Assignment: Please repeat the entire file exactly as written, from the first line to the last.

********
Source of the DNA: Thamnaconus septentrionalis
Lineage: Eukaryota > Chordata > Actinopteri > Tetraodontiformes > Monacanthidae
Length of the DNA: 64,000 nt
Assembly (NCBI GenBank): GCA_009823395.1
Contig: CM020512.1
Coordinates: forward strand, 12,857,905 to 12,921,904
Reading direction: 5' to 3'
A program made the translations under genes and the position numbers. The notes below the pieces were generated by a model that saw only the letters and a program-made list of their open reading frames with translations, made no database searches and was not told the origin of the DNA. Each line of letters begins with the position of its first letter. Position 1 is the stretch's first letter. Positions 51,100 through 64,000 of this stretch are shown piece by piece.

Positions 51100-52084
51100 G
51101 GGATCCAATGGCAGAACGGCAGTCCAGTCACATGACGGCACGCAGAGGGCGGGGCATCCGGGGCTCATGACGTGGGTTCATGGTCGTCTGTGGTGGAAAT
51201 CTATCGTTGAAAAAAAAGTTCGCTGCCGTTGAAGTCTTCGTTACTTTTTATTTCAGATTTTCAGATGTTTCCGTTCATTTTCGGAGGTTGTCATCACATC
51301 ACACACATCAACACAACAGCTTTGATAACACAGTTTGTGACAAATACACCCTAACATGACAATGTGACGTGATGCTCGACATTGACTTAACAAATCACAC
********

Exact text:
Source of the DNA: Thamnaconus septentrionalis
Lineage: Eukaryota > Chordata > Actinopteri > Tetraodontiformes > Monacanthidae
Length of the DNA: 64,000 nt
Assembly (NCBI GenBank): GCA_009823395.1
Contig: CM020512.1
Coordinates: forward strand, 12,857,905 to 12,921,904
Reading direction: 5' to 3'
A program made the translations under genes and the position numbers. The notes below the pieces were generated by a model that saw only the letters and a program-made list of their open reading frames with translations, made no database searches and was not told the origin of the DNA. Each line of letters begins with the position of its first letter. Position 1 is the stretch's first letter. Positions 51,100 through 64,000 of this stretch are shown piece by piece.

Positions 51100-52084
51100 G
51101 GGATCCAATGGCAGAACGGCAGTCCAGTCACATGACGGCACGCAGAGGGCGGGGCATCCGGGGCTCATGACGTGGGTTCATGGTCGTCTGTGGTGGAAAT
51201 CTATCGTTGAAAAAAAAGTTCGCTGCCGTTGAAGTCTTCGTTACTTTTTATTTCAGATTTTCAGATGTTTCCGTTCATTTTCGGAGGTTGTCATCACATC
51301 ACACACATCAACACAACAGCTTTGATAACACAGTTTGTGACAAATACACCCTAACATGACAATGTGACGTGATGCTCGACATTGACTTAACAAATCACAC